The fantasy genre is one that has more than enough franchises, from Middle Earth to Discworld, Narnia to Westeros the fantasy genre is everywhere. But the question of ‘Who is the King of Fantasy?’ some of our writers suggest candidates for the title.
Sure, fantasy has been a prevailing genre for hundreds, if not thousands, of years. There have been multiple ‘Gods’ over the genres lifespan. But I just don’t think anyone captures the magic of the genre as perfectly as Terry Pratchett does. Creator of the ‘Discworld’, a chaotic magical plain that exists on top of 4 elephants who themselves live atop a giant, placid turtle named A’Tuin (don’t worry he’s peaceful), Pratchett carefully cultivated a fictional world and culture that is overflowing with rich lore, interesting and memorable characters, and beautiful, entertaining stories. The ‘Discworld’ itself encompasses over 40 novels, and hundreds of characters, each with their own story just begging to be told. Pratchett’s universe pulls you in with little persuasion, and is easily accessible in that it’s easy (to a point) to understand (no pages-long descriptions of tree branches like a certain ring-loving fantasy author), and even in the moments that it’s not, there’s always a humorous note from the author himself commenting that he himself has no idea what’s going on either. The Discworld feels equally so far away from our reality, with crazy landscapes, creatures, cultures and adventures, but also close, with its relatable characters, political allegories, and surprisingly sometimes mundane problems. Terry Pratchett has created a fantasy world that is unparalleled in its perfection, and for that reason he is in my mind the God of Fantasy.
If you ask anyone to name a fantasy author, you’ll probably get the majority of people answering with “J.R.R. Tolkien”. And for good reason; this oxford professor took fantasy literature from something childish and not highly regarded into a worldwide favourite literary space.
Lord of the Rings is perhaps his most famous novel, although there are plenty of other stories and tales set in Middle-Earth. In fact, LOTR is the final adventure; everything else happens before the War of the Ring and the final battle against Sauron. Many elements of Tolkien’s work have become codifiers for the fantasy genre, from the idea that a series should be released as a trilogy (although not his initial idea but that of publishers in a Post-WW2 paper shortage) to the Dark Lord tropes, and even the return of the prophesied King.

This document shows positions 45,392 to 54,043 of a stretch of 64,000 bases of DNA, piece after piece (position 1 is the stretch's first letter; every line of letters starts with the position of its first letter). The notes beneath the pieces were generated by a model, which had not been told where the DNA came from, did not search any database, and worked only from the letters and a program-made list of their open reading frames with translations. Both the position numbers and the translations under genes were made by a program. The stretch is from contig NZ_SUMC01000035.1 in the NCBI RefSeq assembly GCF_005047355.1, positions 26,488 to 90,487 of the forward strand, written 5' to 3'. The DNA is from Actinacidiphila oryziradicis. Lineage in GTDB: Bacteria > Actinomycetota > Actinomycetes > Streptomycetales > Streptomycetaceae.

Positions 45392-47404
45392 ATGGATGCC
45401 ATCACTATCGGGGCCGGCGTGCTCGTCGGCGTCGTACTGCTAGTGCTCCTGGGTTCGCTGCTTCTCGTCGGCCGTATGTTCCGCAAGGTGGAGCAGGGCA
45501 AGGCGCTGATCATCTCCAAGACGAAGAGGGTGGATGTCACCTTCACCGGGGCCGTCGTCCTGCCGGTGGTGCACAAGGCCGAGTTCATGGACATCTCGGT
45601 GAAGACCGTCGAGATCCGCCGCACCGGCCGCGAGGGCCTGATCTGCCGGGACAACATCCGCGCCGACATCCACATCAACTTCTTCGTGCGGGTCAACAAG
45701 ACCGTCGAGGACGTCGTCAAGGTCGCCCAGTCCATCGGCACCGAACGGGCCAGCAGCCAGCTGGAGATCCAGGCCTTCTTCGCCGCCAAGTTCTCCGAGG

The influence of Norse and Celtic mythologies and their stories, and the multiple languages and writing systems he created have encapsulated and entertained audiences in all mediums – from literature to film adaptations, to the less well-known musical. It’s extensive lore, but the colourful world that Tolkien brings with it continuously draw in new readers, even 80 years after the publication of The Hobbit.
For many, Roald Dahl was the author of their childhood; bringing back nostalgia in the form of terrifying witches, and his museum filled with a ton of buttons. Dahl aided our young imaginations, telling us that we could one day beat up our bully teacher with magical powers and cake, that we might one day travel the world with insects in a giant peach, and leaving us opening every chocolate bar with a side of delusion: maybe this one will have my golden ticket. For a lot of us, Roald Dahl’s books were one of our first, or most impressionable reads when learning the art of turning words on paper into magical worlds in our head (special mention of my first book: The Enormous Crocodile). If we’re talking ultimate fantasy author, Roald Dahl certainly deserves a seat at the table for his magical, unforgettable, and completely ludicrous yet amazing worlds.
George R. R. Martin
Despite J.R.R. Tolkien who undoubtedly set a precedence for fantasy fiction with his stories of hobbiting around Middle Earth, it will be George R.R. Martin who offered up a different kind of fantasy; an epic vision spanning various eras that emphasised on political intrigue than magical powers. A Song of Ice and Fire tells the complex tale of various houses vying for power over the land of Westeros whilst the last of a great dynasty is building up an army far away to take back the crown. Unlike Tolkien, Martin not only focused on male chivalry and warfare, but also on creating strong female characters like Cersei and Daenerys who had significant roles and controlled their own destiny, something that fantasy fiction was lacking before the turn of the century. In addition, his usage of the limited third person was a smart choice as he weaves a deceptive narrative that begs for multiple reads. But Martin’s successes don’t stop there as he also edits the Superhero inspired Wild Cards anthology series that has provided a platform for upcoming fantasy authors like Carrie Vaughn since 1987. He is simply the modern god of fantasy. But let’s hope he finishes The Winds of Winter soon!